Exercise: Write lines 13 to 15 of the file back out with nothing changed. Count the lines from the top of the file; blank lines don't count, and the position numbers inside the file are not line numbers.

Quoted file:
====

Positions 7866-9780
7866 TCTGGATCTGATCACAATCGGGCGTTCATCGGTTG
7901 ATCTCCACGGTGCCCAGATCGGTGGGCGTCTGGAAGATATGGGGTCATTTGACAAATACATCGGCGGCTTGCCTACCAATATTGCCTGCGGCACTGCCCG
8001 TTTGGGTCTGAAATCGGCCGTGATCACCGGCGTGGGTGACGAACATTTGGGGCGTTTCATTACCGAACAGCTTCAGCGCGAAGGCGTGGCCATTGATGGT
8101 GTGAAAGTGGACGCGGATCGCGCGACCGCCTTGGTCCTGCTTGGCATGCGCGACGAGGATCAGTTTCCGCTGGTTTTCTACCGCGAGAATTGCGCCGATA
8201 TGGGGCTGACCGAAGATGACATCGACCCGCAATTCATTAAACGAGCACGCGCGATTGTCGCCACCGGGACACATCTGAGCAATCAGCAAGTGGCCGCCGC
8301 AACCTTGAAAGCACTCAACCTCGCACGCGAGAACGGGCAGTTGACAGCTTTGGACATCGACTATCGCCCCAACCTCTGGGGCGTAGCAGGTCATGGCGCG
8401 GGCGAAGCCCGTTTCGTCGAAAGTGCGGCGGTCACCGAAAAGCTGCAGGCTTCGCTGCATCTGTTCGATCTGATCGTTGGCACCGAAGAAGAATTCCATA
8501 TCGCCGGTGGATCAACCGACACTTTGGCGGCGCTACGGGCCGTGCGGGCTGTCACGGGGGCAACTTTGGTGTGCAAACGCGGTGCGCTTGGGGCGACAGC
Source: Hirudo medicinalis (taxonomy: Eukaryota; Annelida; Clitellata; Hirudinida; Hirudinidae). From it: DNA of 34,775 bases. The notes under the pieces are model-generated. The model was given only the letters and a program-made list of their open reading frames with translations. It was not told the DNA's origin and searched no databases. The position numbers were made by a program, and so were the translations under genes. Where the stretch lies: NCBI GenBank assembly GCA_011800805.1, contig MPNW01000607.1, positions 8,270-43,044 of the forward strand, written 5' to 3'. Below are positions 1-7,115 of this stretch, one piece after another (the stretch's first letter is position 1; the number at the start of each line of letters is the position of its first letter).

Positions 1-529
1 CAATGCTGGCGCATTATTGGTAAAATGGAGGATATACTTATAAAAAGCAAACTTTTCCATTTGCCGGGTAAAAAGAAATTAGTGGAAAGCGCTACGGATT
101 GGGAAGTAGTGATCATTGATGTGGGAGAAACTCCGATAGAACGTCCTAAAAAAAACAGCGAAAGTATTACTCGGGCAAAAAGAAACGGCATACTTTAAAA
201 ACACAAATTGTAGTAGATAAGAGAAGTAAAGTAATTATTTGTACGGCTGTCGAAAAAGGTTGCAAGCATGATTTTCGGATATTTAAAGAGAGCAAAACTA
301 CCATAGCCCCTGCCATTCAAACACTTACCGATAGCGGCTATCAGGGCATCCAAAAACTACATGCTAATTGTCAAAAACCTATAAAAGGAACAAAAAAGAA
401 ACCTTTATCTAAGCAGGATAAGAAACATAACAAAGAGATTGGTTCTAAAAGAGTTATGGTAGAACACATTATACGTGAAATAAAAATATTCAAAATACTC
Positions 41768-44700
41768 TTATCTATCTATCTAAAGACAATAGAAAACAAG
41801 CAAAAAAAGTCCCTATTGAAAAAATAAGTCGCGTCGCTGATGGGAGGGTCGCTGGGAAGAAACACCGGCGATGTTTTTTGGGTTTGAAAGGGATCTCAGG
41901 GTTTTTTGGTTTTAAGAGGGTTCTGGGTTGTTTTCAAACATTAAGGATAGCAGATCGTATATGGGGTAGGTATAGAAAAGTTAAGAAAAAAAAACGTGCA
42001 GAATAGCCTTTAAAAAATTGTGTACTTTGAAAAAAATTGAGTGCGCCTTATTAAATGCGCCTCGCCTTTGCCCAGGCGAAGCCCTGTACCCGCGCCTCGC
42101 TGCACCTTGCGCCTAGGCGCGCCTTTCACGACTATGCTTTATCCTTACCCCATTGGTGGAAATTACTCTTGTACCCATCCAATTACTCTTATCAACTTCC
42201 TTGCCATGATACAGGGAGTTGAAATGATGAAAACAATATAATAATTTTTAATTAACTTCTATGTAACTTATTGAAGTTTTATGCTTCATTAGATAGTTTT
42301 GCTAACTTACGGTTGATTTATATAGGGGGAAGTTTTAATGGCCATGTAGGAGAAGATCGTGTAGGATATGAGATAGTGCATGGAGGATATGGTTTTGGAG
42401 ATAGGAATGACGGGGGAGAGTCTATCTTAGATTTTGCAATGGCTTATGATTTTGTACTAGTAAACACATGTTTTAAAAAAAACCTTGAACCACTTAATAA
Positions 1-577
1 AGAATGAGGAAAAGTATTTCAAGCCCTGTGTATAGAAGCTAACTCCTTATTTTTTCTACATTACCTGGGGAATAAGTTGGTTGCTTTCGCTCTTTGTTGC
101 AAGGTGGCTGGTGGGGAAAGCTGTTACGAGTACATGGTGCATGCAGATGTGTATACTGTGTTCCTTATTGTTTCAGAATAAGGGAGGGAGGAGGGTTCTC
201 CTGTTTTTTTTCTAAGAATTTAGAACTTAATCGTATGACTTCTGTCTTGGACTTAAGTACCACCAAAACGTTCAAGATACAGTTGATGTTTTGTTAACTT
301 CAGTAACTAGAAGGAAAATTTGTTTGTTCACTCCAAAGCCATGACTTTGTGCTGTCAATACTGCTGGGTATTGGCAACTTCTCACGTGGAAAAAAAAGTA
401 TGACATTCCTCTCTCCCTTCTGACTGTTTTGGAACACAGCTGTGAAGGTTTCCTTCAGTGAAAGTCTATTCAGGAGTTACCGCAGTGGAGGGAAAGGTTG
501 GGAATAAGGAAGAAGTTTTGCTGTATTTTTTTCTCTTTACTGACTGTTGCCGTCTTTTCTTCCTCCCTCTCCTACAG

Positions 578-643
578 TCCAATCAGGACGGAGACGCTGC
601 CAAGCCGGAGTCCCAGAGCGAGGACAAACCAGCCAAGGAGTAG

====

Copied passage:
101 GGGAAGTAGTGATCATTGATGTGGGAGAAACTCCGATAGAACGTCCTAAAAAAAACAGCGAAAGTATTACTCGGGCAAAAAGAAACGGCATACTTTAAAA
201 ACACAAATTGTAGTAGATAAGAGAAGTAAAGTAATTATTTGTACGGCTGTCGAAAAAGGTTGCAAGCATGATTTTCGGATATTTAAAGAGAGCAAAACTA
301 CCATAGCCCCTGCCATTCAAACACTTACCGATAGCGGCTATCAGGGCATCCAAAAACTACATGCTAATTGTCAAAAACCTATAAAAGGAACAAAAAAGAA